Northwest Arkansas Times from Fayetteville, Arkansas on May 30, 1974 · Page 1
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May 30, 1974

Northwest Arkansas Times from Fayetteville, Arkansas · Page 1

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Fayetteville, Arkansas
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Thursday, May 30, 1974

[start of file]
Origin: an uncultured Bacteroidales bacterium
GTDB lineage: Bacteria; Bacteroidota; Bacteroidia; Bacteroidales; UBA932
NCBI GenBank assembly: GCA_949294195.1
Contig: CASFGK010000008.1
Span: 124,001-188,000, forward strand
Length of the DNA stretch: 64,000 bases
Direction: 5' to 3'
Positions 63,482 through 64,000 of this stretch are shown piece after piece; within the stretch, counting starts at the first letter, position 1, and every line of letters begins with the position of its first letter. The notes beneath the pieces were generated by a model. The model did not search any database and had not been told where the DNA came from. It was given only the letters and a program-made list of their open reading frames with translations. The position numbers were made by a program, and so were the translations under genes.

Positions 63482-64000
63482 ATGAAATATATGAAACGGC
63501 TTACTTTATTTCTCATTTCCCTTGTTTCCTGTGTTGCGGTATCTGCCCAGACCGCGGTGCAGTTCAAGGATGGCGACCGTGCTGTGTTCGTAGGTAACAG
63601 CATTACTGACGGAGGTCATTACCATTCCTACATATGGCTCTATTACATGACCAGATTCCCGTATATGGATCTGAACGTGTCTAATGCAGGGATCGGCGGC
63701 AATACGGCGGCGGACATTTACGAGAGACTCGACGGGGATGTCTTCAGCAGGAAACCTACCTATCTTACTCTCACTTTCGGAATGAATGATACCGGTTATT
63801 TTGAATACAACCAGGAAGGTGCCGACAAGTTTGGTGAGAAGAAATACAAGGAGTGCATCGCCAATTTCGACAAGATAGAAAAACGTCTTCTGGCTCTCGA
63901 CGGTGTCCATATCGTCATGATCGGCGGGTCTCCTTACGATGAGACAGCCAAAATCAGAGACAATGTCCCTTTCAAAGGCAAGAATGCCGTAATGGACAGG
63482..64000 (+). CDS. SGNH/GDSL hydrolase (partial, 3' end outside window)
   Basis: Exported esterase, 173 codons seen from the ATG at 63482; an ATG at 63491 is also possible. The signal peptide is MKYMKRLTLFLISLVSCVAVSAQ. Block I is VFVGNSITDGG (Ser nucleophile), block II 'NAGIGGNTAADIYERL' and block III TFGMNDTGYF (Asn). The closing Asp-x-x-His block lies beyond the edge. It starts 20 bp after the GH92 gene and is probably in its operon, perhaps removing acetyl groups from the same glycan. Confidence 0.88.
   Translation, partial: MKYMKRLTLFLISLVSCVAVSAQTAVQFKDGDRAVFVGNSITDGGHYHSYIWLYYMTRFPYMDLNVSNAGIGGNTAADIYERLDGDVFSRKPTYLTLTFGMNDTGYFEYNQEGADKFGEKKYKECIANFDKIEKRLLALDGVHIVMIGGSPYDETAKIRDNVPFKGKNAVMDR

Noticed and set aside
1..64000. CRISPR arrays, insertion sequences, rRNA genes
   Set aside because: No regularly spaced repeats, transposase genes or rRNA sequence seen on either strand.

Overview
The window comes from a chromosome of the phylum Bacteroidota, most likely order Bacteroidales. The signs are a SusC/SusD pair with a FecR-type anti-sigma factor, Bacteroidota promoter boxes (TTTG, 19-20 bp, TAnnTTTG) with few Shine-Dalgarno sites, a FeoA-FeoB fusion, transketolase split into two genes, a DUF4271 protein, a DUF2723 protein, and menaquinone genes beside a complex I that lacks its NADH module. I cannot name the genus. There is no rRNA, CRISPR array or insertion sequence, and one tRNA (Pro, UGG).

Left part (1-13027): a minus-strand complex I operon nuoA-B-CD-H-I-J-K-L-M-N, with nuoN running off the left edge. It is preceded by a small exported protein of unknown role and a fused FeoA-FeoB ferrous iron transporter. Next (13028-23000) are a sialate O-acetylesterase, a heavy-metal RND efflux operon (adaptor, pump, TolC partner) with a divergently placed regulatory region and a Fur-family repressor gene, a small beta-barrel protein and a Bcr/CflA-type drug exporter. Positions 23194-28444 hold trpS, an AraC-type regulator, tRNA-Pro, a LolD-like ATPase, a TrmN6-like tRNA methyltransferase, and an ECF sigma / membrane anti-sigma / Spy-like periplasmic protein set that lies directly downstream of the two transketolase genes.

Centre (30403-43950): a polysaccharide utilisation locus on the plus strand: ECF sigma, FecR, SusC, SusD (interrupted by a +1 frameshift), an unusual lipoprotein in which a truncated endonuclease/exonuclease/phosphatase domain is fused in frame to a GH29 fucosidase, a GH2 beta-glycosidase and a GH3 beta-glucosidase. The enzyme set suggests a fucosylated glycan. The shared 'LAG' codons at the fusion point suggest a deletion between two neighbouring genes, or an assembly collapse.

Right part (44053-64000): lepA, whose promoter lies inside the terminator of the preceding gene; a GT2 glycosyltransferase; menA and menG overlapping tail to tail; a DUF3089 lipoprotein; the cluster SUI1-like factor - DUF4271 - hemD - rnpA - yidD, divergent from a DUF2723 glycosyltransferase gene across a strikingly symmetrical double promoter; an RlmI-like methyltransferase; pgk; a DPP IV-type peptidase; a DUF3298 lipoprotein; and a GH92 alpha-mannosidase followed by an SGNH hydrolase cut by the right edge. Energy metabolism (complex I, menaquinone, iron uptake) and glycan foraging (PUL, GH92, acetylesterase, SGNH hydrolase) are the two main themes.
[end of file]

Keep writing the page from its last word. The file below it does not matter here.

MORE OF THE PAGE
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WWO*- Editorial ..-.'. ......... ........ 4 for women ...-..?.. ..... · ..... 5 Amusements ............. ..... 13 Comics ..... .-.v.v. ...... -.-.-... 18 Classified ·...-.... .. T ...T. I7-1J 114* YEAR NUMMK 332 Jlortfjtoejst Ttw Public Intamt It The First Concern Of This Newspaper FAYETTOflUt, ARKANSAS, THURSDAY, MAY 30, 1974 lOCAt rOMCAST- Parlly cloudy and w a r m with slight chance of showers or thunderstorms tonight a n d Friday. Lows toolkit in low 70s with *lgt» Friday in the upper 80s. Suiuet today 1:26; sunrise Friday 6:02. Weather map on page 3. .£24 PAGES-TW ONTO Kissinger Finally Enroute To U. S. Mideast Cease-Fire Begins Friday CAIRO, Egypt (AP) -- Henry A. Kissinger arrived here today en route home from his 33-day marathon peace mission, and a senior American official said the cease - fire agreement he mediated between Israel and Syria would take effect as soon as it is signed on Friday. Before leaving Jerusalem, the American secretary of state told newsmen the pact may become "a turning point in the history of the Middle East." The senior official, talking to newsmen as the Kissinger party flew here to report to President Anwar Sadat on the accord, said wounded prisoners of war would be exchanged within 24 hours of .the signing in Genva. As part of the agreement to separate Israeli and Syrian forces in the Golan Heights, the official said, Israel would give up the Golan city of Quneitra and six or seven villages taken in the 1967 war, as well as land gained last October. The U.S. official said Israel would retain possession of three strategic hills and all of its settlements, but will yield about "a field and a half" of cultivated land east of the disengagement line. The text of the accord distributed to newsmen gives Syrian and Israeli negotiators until Wednesday to work out details of the troop separation in the Tree Comes Down When highway construction workers cut tMs huge tree at Greenland, traffic on Hwy. 71 was forced to move slowly one way. The tree was felled as part of the plan to widen the highway from Fayette- vjlle south through Greenland. (TIMESphoto by Ken Good) In Northern Ireland Crisis Talks Held After Night Of Violence . BELFAST. Northern Ireland (AP) -- Northern Ireland's B r i t i s h administrator held crisis talks with Ulster's political leaders today after a night of. violence in the predominantly Roman . Catholic city of Londonderry. ; The army said a band of about 300, many armed with pick handles and garden shears, attacked troops during the night. Soldiers fought back with rubber bullets and anti-riot gas. Seven sniper attacks, without casualties, also were reported. Merlyn Rees, Britain's minister for Northern Ireland, met with Brian Faulkner, Protestant head of the toppled provin cial coalition government, hoping to salvage something ot the collapsed power-sharing experiment between Protestants and Catholics. Rees said he met today hard- line Protestant leaders Rev. Ian Paisley, Harry West and William Craig. TOWARD NORMAL Meantime, commercial life of the British province moved to ward normal as Protestanl workers, satisfied that their 15 day general strike had reverse* British efforts to bring minority Catholics into the Ulster gov ernment, returned to their jobs Rees assumed administration of the troubled province when the British reimposed d i r e c t rule from London late Wednes day by suspending the Northern Irejand Assembly for four months. The move followed the col lapse of the provincial Execu live on Tuesday over the proy incewide economic paralysi caused by the strike. Prime Minister Harold Wil son termed the developments ii N o r t h e r n Ireland Ulster' "gravest crisis" since Worl War II. He called Parliamen back from spring recess for a emergency session arid pledged Rees would make every effor to restore some form of power sharing arrangement. But Protestant hardliner were firm against giving th Catholic third of Ulster's 1 million people any more power The Ulster Workers' Counc warned that the strike coul quickly be resumed if demanc for early elections for a new provincial assembly were _ nored. The militants believ they would win through elet lions an overwhelming vote c support that would kill Britis plans which they see aimed a eventual "''unification of the s counties of Ulster with the pr dominant!? Catholic Irish Re public. British leaders have not mei tioned assembly elections. WORKERS RETURN The Workers' Council su pended the general strik Wednesday after Protesta workers spontaneously bega returning to work in droves The strike cost the provirn about $240 million in lost production, according to an esti- v mat* by Prof. James Bates of r ueen's University, Belfast. [ Up to 30,000 jobs could be s eopardized because of dis- s ruption from the stoppage, according to industrial estimates. Much of Belfast remained vithout electricity during the light, but it was hoped the »wer plants soon would re- ume normal output. Other ervices, including food sales, luickly were back to almost lormal. ·iMiinoBiM NEWS BRIEFS LSD Charge Jerry Ray Watkins, 21, Route 7, Fayctteville, was arrested Wednesday evening by state p o l i c e investigators Sgt. uimby Johnson and Sgt. Kenneth McKee on a charge of delivery of LSD. Watkins w a s charged Wednesday in Washington Circuit Court with delivery of the controlled subtance. He is being held in Washington County Jail pending arraignment. Detoy Granted WASHINGTON (AP) - A federal judge today granted the White House a delay until Monay to produce records and ocuments concerning the con- itional clemency granted ex- 'eamsters President R. Hoffa. U.S. District Judge John H. Pratt permitted the extensior after the government notifiec he court that President Nixon needed more time to d e c i d e whether to comply with a sub- »ena from Hoffa's attorneys or claim executive privilege. To Give Missiles BEIRUT, Lebanon (AP) -Kuwait has agreed to give Lebanon eight ground-to-air missile batteries to strengthen Lebanon's defenses against Israeli attack, Beirut newspapers reported today. Aid Bill Revived WASHINGTON (AP) -- The Senate has revived the adminis .ration's first foreign aid bill of Jie year. It passed 55 to 27 Wednesday a measure to authorize an addi tional $1.5 billion U.S. contribu tion to the International Devel opment Association for lendin, over four years to the world' poorest ations. Protest Hike WASHINGTON (AP) -- Grai industry and commodity group are protesting a proposed 1 per cent hike in the nation' railroad freight rates. The increase, sought by rai road companies, is being con sidered by the Interstate Com merce Commission. Tractor Accident SPRINGDALE -- A 77-year- id man is in satisfactory con- ition at Springdale Memorial ospital today after being run ver by his tractor. According o fire department reports. Ilarence W. Malone of Route was brushhogging his farm when he fell off his tractor. The ehicle -- with the brushhog ttachment not operating -- ran ver Malone's legs. 80 Minute Battle CLEVELAND, Ohio (AP) -Hore than 100 policemen wca'r- ng bullet-proof vests fired on obbery suspects in an East Cleveland home in a gunbattle lat lasted 80 minutes. Twc esidents and three policemen were wounded, one critically. Three men were arrested, po- ice said: They were believed lo be the same three police were hunting or in an earlier robbery at- empt that started the Shootout Wednesday night. Minimum Tax Wanted WASHINGTON (AP) -- Rep Wilbur D. Mills, D-Ark., say le is tired of reading abou U.S. subsidiaries reaping bij irofits abroad "whore n American tax is paid and in come is sheltered by exces credits." Mills, chairman of the lax vriting House Ways and Mean Committee, told the pane Wednesday he wants to lev some kind of minimum tax o U.S. business income e a r n e c abroad. 'Here 1 Am' LOS ANGELES (AP) -- PC lice say William Allen Norman 43, walked into a Hollywood pc lice station, pointed a frontier style pistol at officers and saic "Okay, here I am." He was shot dead on the spo Police said it was only afte ward they discovered the Lo Angeles man was carrying pellet gun, designed to look ik a Western weapon. Police declined any furthc details on the Wednesday ir cident. Improved Chances For Stability In. Middle East Seen A News Analysis By WILLIAM L. RYAN The Syrian-Israeli military disengagement accord dramatically improves chances for Middle East stability. And so Syria's anxious ally. President Anwar Sadat of Egypt, can begin breathing a little easier. But his relief must be diluted by an acute awareness of how fragile such an agreement can be. Bringing Syria under ttie dis engagement tent with Israel ·1 Egypt not only was brenUtliuiigh of incalculable importance; it was another minor miracle of the sort that is becoming a specialty of Secretary of State Henry A. Kissinger. Having produced this wonder, however, Kissinger now must apply his legerdemain to the even more impossible-look- ng job of turning truce into peace. Syria long has been the en fant terrible of the Arab world rler political leaders are in variably under severe pres sures generated by the highly e m o t i o n a l Palestine issue When Kissinger set out to brini Syria into an agreement of any description with the arch-ene my, it seemed he had taken on a hopeless task. Meantime, Egypt's Presiden Sadat, eager to get his nation on the road to economic health, must have had many an uneasy moment. All alone in his mili tary disengagement pact with Israel, he was out on a loni limb and looking uncomfort able. HOLD OUT Had Syria continued to holi out for long, Sadat could havi been subject to the same sort of difficulty that plagued him before the October war. when ntellectuals demanded an enc one way or another, to the situ ation of "no war, no peace," When Arab terrorists burs nto the picture so bloodily at critical moment in the Syria-Is rael negotiations, it had seemec all Kissinger's patient labo would go down the drain. Now the scene shifts to th Geneva conference, and if th Syria-Israel phase had looke tough, the Geneva one can b much tougher. Peace, in fact is a long way off. The terror situation still ca threaten the fragile agreemen since there can hardly be a se cure guarantee against acts b fanatical extremists. For Israel, security is th Bond Set Washington County Circui Judge Maupin Cummings Tues day set bond for Bobby Le Morgan, 36. 514 S. Willow. Mo gan is accused of first degre murder in the death May o( Roosevelt Willis. 10 S. Wi low St. Judge Cummings h a d fir declined to set bond f Morgan. However, the bond was s at $50,000 and will require t personal approval of Jud Cummings. Morgan has not yet made tl bond and is in custody in t Washington County jail. H trial is set for Aug. 2. me of the game. For Syria, it "the legitimate rights of. the alestine people," a rhetorical ·mand that can mean many ings, even up to dis- antlement of the Israeli state, ome Israelis think the Syrians ean just that. Nixon Warned Not To Refuse Tape Release WASHINGTON (AP) - The louse Judiciary Committee to- ay warned President Nixon he may be providing grounds for mpeachment by refusing to onor committee subpoenas for Watergate tapes. By a vote of 28 to 10. it authorized the sending ot a letter to Nixon stating that his refusal will be weighed by the committee when it votes on wheth- r to recommend his impeachment. "In meeting their con- titutional responsibility." the etter says, "commitee members will be free to consider whether your refusals warrant the drawing of adverse infer- nces concerning the substance f the material and whether your refusals in and of themselves constitute a ground for mpeachment." . EARLIER DRAFT An earlier draft had said members would be "obliged" to iraw such an inference, but it was softened at the suggestion of Rep. Lawrence Hogan, R- Md. Eight Republicans joined with 20 Democrats in approving he letter, which was signed by Chairman Peter Rodino. D-N.J. The letter was a response to Jixon's letter of May 22 saying no further Watergate matter would be provided. U.S. District Judge John J. Sirica today refused to t u r n over tapes of four White House conversations Committee. Sirica said wwerless to meet the request ITOIESphoto by Ken GoodV DECORATIVE MARIJUANA PLANT .. .is corned from Longino home by Patrolman David Preston Potted Marijuana Plants Found In Police Search Jim Longino, 21, of 235 S. East Ave. is to be arraigned Monday before Washington Circuit Judge Maupin Cummings on charges of illegal delivery of a controlled substance (mari- Gofcm Heights. Actual disengagemenet is to begin by next Thursday a n d completed by June 25. .All of the remaining 73 Israeli and 408 Syrian, Moroccan and Iraqi prisoners are to be repatriated by Thursday. In a protocol accompanying the agreement. Israel and Syria agreed that t h e U.N. peacekeeping force will number about 1,250 men and will carry out regular inspections. But the force is not to hamper the Syrian civil administrators who will move into the demilitarized zone between the separated armies. FIGHTING NOT HALTED Announcement of the Syrian- Israeli agreement Wednesday did not halt fighting in the Golan Heights, and the Syrian command reported the 80th consecutive day of shelling there. Premier Golda Meir was presenting the pact to the Israeli parliament today, and Information Minister Shimon Peres said it was expected to pass despite opposition from the right-wing Likud bloc. Israeli officials said Mrs. Meir might resign immediately after a favorable vote, turning over the government to Premier-designate Yitzhak Rabin. The break-through in reaching agreement came Tuesday when Israel dropped its insistence that the pact incorporate written guarantees agains Palestinian terrorist infiltrators from Syria. In exchange for the crucial concession, Israel reportedly got an American pledge that Israeli retaliation against terrorist attacks would be "understood" in Washington -- interpreted to mean the United States would veto any U.N. Security Council resolutions condemning possible Israeli reprisal raids. MAIN POINTS Israeli sources described the main points of the agreement: --The United Nations wilt provide 1,250 solders to man a buffer zone between the armies. The zone will be from one lo four miles wide and will stretch the 40-mile length of the Golan Heights. --For 12 miles on either side of this zone, forces for e a c h side will be restricted to 6,000 soldiers, 75 tanks and 36 snort- Sought by the he was legally xcause the tapes of the four conversations, two on June 20, 1972, and the others from June 30 and Sept. 15 of the same year, were delivered to him for rulings on claims of executive privilege by President Nixon. He said it is up lo Nixon whether or not the tapes should be turned over to the committee. Citing this as a special case, Sirica said in a legal memo answering the Judiciary Com- mittle, "The court does not in any way rmply that the recordings sought are irrelevant to the impeachment investigation." Sirica said his decision "is based rather on the wholly unrelated ground that (he court simply has no role to play in the matter." From Supreme Court, Federal Judge W/u'te House Facing New Deadlines WASHINGTON (AP) -- Whit* 1 House lawyer James D. St. Clair told the Supreme Court today that bypassing the U.S. Court of Appeals in the matter of the Watergate tapes a n d documents would result in "un- judicial haste." "When a case raise* the most fundamental issues of the allocation of power among the three branches of the federal government, it i more important that it be decided wisely Uiari that it be decided hurried ly." at Clab *oid m · brief Mbraitted u (He tuft court. On Tuesday tin court asked St. Clair to respond by today and he said he would. U.S. District Judge Gerhard Gesell has ordered Nixon to state in writing by today that te understands charges in the plumbers case against former presidential assistants may be dismissed if subpoenaed notes and records are not provided. If Nixon refuses to turn over the evidence sought by the defendants in the plumbers case, new ammunition would be provided to the HOOK Judiciary Committee in its impeachment inquiry. Tnoae defendant* include for- mer presidential aides John D. Ehrlichman and Charles W. Colson, who say they need filc.s left in the White House. Ehrlichman, Colson and three others are accused of violating the civil rights of Daniel Ellsberg's psychiatrist. Dr. Lewis Fielding. Fielding's office was broken into in 1971 in an acknowledged search for information about Ellsberg, the former defense analyst who leaked the Pentagon papers to the press. At a pre-trial hearing last Fri day, Nixon lawyer Jamea D. St. Clair claimed executive privi- asking the Supreme Court to lege in attempting to dissuade the judge from his determined effort to obtain the notes ot meetings sought by Colson and Ehrlichman. Gesell brushed aside the claim. He has said repeatedly that a final refusal by Nixon likely would result in dismissal of the charges because it the govern ment withholds evidence benefi cial to the defense then it may not prosecute its case. In the second case, special prosecutor Leon Jaworski is leapfrog the U.S. Court of Appeals and decide if Nixon may withhold evidence subpoenaed in the Watergate cover-up trial scheduled to start Sept. 9. St. Clair has indicated he will seek to have the matter argued first in the appeals court in Washington. Jaworski argues an early hearing is necessary because the normal judicia process would delay the cover up trial until next spring. The justices normally meet Friday, when they may decide whether to give the case an early bearing. Ship Transits Half Of Canal LAKE TEMSAH. Egypt (AP) -- Steaming "carefully and with a bit of worry," a British naval command ship has become the first large ship to transit as much as half the war-blocked Suez Canal since 19t7. The 100-mile waterway, linking the Mediterranean Sea al Port Said with the Gulf of Suez and the Red Sea, and essential ly east with west, still is a long way from commercial use. Work on rebuilding the cana began after Secretary of State Henry A. Kissinger negotiated a disengagement of Egyptian and Israeli forces along the wa terway. With raucus toots from its si ren, HMS Abdiel docked at Is maili3 on Lake Timsal Wednesday to set up shop as the command ship for a Roya Navy mine-hunting team clear ng mines and other relics of war from the canal. It was :losed after the six-day Arab- sraeli war in June. 1967. CROSSES CAREFULLY "We crossed the watcrw^, carefully and with a bit of wor ry," said Comdr. J.D.W. Hus band, the 1.500-ton command support ship's skipper. The 50 mile voyage from Port Saic ook five hours. Under norma conditions it would have quired three, officials said. United States and British naval teams have spearheaded 'he operation that began in ear ly April to clear the water. Asked when the clearance operation will end. Husband re licd that it might take a yea at the present rate of progress American minesweeping he] copters are to complete thei work by early next week. The canal's commercial im portance will be diminished b the advent in the last few year o f so-called supertankers which are too large to use and 11 i 11 will have to sa around Africa on their journey from the Middle Eastern o fields to the West, principal! Europe. Its principal significance likely to be military, giving th Soviet Mediterranean fleet ra id accest to the Indian Ocean, uatiat, a leiuny. ijungmu wdh arrested Wednesday morning on a warrant charging him with the illegal sale. Two other persons arrested with . Longino at his home pleaded not guilty to misdemeanor charges of possession of a controlled substance (mari- u a n a ) before Fayetteville Municipal Judge Richard Wells. Trial date for the two was :heduled for July 3. They are identified as Charles D. Harrelson, 23, of 325 E. 7th St. and Cristine Ann Helstrom, 21. of Fairfax, Va. All three are currently free on bond. Following the arrests, Fayetteville police obtained a search warrant for Longino's home from Judge Wells. Found at the residence were five wtted marijuana plants; one dried plant (marijuana); a quantity of marijuana seeds and a plastic bag containing an unidentified white powder. The arrests were made by members of the police department and Sgt. Kenneth McKee of the State Police. Police Chief Holiis Spencer said the arrest were made as a result of the drug investiga- ion now underway by his department and the Slate Police. ipencer said that "a number of others" will be arrested as a result of information already -- Troop concentrations will te unrestricted behind these lones, although only 450 tanks and no anti-aircraft missiles will be permitted. It was understood that Syria would regain some land it lost n the 1967 and 1973 wars with Israel, but how much was not disclosed. Significantly, Syria has been drawn into the Geneva peace conference that it boycotted ast December, even though Egypt and Jordan for the first lime sat at the same table as Israel. Two New Agencies WASHINGTON' (AP) -- A Senate panel has unanimously approved and sent to the floor a bill to replace the Atomic Energy Commission with two new agencies and establish stronger safeguards against nuclear terrorism. Wednesday by the Government Operations Committee, would abolish the AEC and split its functions between one agency to deal with energy research and development and another to handle nuclear licensing and obtained. I safety. Impact And Uncertain Have Revenue Sharing Problems UNCERTAIN, Tex. (AP) -- t's 350 long Texas miles be- ween here and Impact, two towns with federal revenue sharing problems. One gives money away, and the other can't get it. The distance is measured only from the East Texas fish- ng resort of Uncertain to the West Texas liquor oasis of Impact. Folks say it could be a ittle longer the other way because you might weave around a bit after visiting Impact, whose major industry is supplying alcohol lo dry Abilene. What ties them together is that they arc among 242 towns which the federal governmen says have not qualified for 1974 revenue sharing funds. Impact's revenue sharing at titude is much the same as one expressed by the people of Dy ctisburg, Ky.. population 89 who said they don't want th government's money. . But that attitude is not K certain in Uncertain, Patty Turner, secretary for the 200 population lakeside city. said Uncertain had sent in requests for revenue sharing unds to "Washington, or Cleveand, or Chicago, or somewhere up North" in March, but has not received a dime. She said federal officials claimed to have mailed a check to Uncertain, and that it was returned. But she said "the postmaster in Karnack assured re no such letter was ever de- ivcred." Across the state things are a little different. Impact has gone ;o great lengths to get rid ol the money it has received. With a population of 61, th« town says it has gotten, and re turned, four checks totaling $1,816. "We decided that the amoun of money they were talkins about wouldn't justify the tira Involved in filling out all th« forms and plans that were re quired to spend it," said Mayo Dallas Perkins.